Photo by Lalit Sahu on Unsplash
Our farm was ten acres located in the Ohio snow belt. It was rural. And snow, lots of snow, was a regular thing.
In fact, the winter before I’d had to take a sled down to the bus stop to get my young daughter off the bus and back up our long driveway to the house.
The morning of Martin Luther King Day in 2011 was no different.
We had snow and it was cold. See-your-breath cold.
I was grateful I freelanced from home and didn’t have to go out in the weather. But there was a fire in the woodstove and I was nice and warm in the house as I worked.
That is until my mom called me from her office around one o’clock in the afternoon to remind me to check on Cora, our pregnant Nubian goat.
Cora had delivered triplets the previous year according to her previous owner. Two of them had died within 48 hours because Cora didn’t feed them.
If she delivered, especially in this cold, we’d have to make sure she was caring for and feeding her baby or it would die. I admitted to mom I hadn’t yet checked on her.
I assured her I’d go check on her right away. But I hung up and cursed having to go out.
I glanced outside and even thought momentarily about not going out to check. The snow was deep. And It was cold!
But I also knew a newborn goat would die quickly in the cold if not cared for. So, reluctantly, I threw on a coat, my gloves, and my boots.
At the door, I steeled myself against the coming arctic wind, swung it open, and headed for the barn. The snow was already deep. I had to trudge through it.
I grumbled to myself the whole way, sure that I was making a trip out into the cold for nothing. Mom had fed everyone before she left for work several hours earlier.
Other than maybe breaking out the ice over the water buckets for the horses, goats, and chickens, this was probably a wasted trip. I slid open the barn door and headed for the goat pen across the aisle.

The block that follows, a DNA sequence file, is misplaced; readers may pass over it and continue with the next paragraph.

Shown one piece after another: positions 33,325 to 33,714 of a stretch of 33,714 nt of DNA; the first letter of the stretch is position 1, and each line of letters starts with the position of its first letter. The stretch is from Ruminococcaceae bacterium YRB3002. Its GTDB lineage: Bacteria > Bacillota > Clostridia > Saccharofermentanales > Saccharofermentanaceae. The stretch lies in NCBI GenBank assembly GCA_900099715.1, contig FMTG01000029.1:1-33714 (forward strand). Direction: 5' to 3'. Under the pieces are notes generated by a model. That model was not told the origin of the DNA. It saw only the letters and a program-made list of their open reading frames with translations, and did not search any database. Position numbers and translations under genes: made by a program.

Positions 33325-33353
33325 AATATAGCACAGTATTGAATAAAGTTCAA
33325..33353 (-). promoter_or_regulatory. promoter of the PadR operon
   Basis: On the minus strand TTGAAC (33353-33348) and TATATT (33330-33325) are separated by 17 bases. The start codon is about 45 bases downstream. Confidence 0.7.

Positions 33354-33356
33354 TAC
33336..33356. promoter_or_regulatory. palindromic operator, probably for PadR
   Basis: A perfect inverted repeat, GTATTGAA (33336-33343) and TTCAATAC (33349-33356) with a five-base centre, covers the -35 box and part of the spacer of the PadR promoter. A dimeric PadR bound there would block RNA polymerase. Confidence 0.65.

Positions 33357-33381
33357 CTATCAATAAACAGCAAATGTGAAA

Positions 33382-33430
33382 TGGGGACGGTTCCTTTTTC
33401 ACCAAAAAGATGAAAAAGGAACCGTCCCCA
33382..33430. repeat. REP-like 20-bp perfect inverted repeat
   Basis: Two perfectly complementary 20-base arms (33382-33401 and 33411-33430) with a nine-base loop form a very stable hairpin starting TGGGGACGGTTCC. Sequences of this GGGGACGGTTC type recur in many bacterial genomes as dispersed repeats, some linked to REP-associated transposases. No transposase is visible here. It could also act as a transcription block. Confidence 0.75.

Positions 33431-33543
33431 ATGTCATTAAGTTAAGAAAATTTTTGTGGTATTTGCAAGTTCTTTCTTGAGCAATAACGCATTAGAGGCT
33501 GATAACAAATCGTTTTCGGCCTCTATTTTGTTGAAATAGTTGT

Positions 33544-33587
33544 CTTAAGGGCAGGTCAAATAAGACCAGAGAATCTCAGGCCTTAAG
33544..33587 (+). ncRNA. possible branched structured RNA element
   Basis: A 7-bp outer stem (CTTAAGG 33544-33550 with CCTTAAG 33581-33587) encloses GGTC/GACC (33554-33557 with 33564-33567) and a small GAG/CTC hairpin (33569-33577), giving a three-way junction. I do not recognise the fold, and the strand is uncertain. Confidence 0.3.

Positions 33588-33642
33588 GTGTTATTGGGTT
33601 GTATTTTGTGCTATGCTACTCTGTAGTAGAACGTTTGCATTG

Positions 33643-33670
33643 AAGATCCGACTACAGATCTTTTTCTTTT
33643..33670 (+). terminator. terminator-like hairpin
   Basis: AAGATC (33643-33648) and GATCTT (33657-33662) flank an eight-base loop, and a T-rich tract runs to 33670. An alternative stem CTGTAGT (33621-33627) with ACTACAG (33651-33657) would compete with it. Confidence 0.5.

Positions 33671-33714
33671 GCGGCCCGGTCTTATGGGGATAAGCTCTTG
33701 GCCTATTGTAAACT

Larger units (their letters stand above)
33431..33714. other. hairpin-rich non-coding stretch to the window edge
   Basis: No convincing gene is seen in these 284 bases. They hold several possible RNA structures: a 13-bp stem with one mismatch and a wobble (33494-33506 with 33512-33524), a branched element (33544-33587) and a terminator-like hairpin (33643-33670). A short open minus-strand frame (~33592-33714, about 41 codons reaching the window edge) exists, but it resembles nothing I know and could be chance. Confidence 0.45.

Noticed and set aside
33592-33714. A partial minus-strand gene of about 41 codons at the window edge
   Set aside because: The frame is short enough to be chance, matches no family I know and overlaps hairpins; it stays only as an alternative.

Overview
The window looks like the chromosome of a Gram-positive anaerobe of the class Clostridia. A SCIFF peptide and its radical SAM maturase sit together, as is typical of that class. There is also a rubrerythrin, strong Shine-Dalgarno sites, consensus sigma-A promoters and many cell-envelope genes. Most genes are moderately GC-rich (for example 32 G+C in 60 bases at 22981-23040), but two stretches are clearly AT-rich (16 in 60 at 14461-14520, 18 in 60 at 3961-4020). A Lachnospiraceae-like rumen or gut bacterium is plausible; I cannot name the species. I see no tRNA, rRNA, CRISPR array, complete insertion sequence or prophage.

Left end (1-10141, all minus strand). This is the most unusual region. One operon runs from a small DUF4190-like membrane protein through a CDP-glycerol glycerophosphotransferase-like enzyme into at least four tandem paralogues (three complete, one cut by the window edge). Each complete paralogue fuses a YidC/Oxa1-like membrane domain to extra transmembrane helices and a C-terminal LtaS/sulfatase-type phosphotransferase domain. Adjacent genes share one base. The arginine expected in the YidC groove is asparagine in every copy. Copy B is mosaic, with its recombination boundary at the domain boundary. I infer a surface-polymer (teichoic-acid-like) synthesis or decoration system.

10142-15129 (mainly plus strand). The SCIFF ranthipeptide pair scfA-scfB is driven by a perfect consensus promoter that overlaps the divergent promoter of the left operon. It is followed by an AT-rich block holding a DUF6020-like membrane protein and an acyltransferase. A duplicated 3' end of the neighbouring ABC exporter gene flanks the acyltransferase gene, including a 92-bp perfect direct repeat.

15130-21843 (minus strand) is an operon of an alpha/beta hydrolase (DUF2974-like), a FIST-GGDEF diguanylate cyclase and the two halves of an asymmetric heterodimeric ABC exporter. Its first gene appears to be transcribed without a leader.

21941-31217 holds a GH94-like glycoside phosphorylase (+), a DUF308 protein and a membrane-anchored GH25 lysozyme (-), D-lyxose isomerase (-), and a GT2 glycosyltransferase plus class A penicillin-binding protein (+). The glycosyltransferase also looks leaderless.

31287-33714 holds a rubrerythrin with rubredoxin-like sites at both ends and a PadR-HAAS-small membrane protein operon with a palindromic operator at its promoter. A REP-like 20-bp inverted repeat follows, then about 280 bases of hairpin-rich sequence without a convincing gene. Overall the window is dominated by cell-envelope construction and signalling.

Suddenly I saw it. A dark black shape lying in the straw.Then I saw another little brown kid near its mother and another black one curled in the straw not far from her.
I could see immediately the black goat closest to the gate was in trouble.
It was covered in afterbirth. It was shivering. Cora was making no move to clean it off.
My mother’s instinct kicked in. That baby needed to get warm and fast.
I grabbed an old flannel jacket hanging on a nail in the aisle of the barn and tossed it carefully over the baby goat.
I plugged in the heat lamp hanging from the ceiling and clamped it to the side of the pen.
I went into the pen and lifted the flannel wrapped kid into my arms and shifted him under the heat lamp. He was breathing but not moving.
With a word of encouragement to Cora, I headed back to the house for towels as fast as I could move in the slippery snow.
Less than ten minutes later I was back in the goat pen on my knees briskly rubbing the little kid dry with the towels.
After a few moments, it started to move around a bit. My eyes welled with tears. Soon he was squirming and trying to move away from me.
The shivering subsided. Cora came over and put her head down and licked his fur. I smiled through my tears. He was going to make it for now.
I dried the other two goats a little more with the towels for good measure and then headed for the house once more to mix up some milk replacer formula.
Once inside the house, I called mom. “Yes mom, triplets again. No, I didn’t check gender.
Yes, I will check when I go back out to feed them”.
The first feeding was up to me
I spent the next two hours in the barn trying to get those newborn kids to nurse from a bottle.
I sat in the straw with each one on my lap in turn, the bottle high in the air while they nuzzled and licked everything but the bottle. One even climbed over its sibling to suck my chin!
Eventually, I got them to eat a tiny bit by first letting them suck my finger and then slipping the bottle into their mouth.
It wasn’t enough. But it was a start. I headed for the house once more.
Halfway back to the house I remembered, “gender”, so I turned around and trudged back to the barn to check. I held each of the small goats in my lap and inspected them carefully.
To my very untrained eyes, it looked like two males and a female to me. Mom would be happy about the female for milking.
It’s one of the reasons she’d gotten Cora to begin with. She wanted to make goat’s milk cheese. She’d made goat’s milk cheese before several years prior, when she ran her garden co-op. It had been a very popular item.
Later that night, mom and I were back in the barn trying again to get the kids to nurse.
She’s the animal expert in the family. She checked gender. Turns out I was wrong about the little brown goat.
Cora had given birth to three boys. Born on Martin Luther King Day, mom pointed out. And I remembered, MLK’s wife’s name was Coretta.
We named them Martin, Luther, and King.
They grew up to be healthy, happy goats. Mom got to make goat’s milk using milk from Cora after the babies were weaned. A year later we sold Martin, but Luther and King stayed on the farm several more years and brought joy to me, my kids, and even a few of the grandsons who came to live with us for a short time.
Triplet kids born that cold, snowy day will forever make Martin Luther King Day more memorable for me.
It was only fitting to name them after such an honorable man.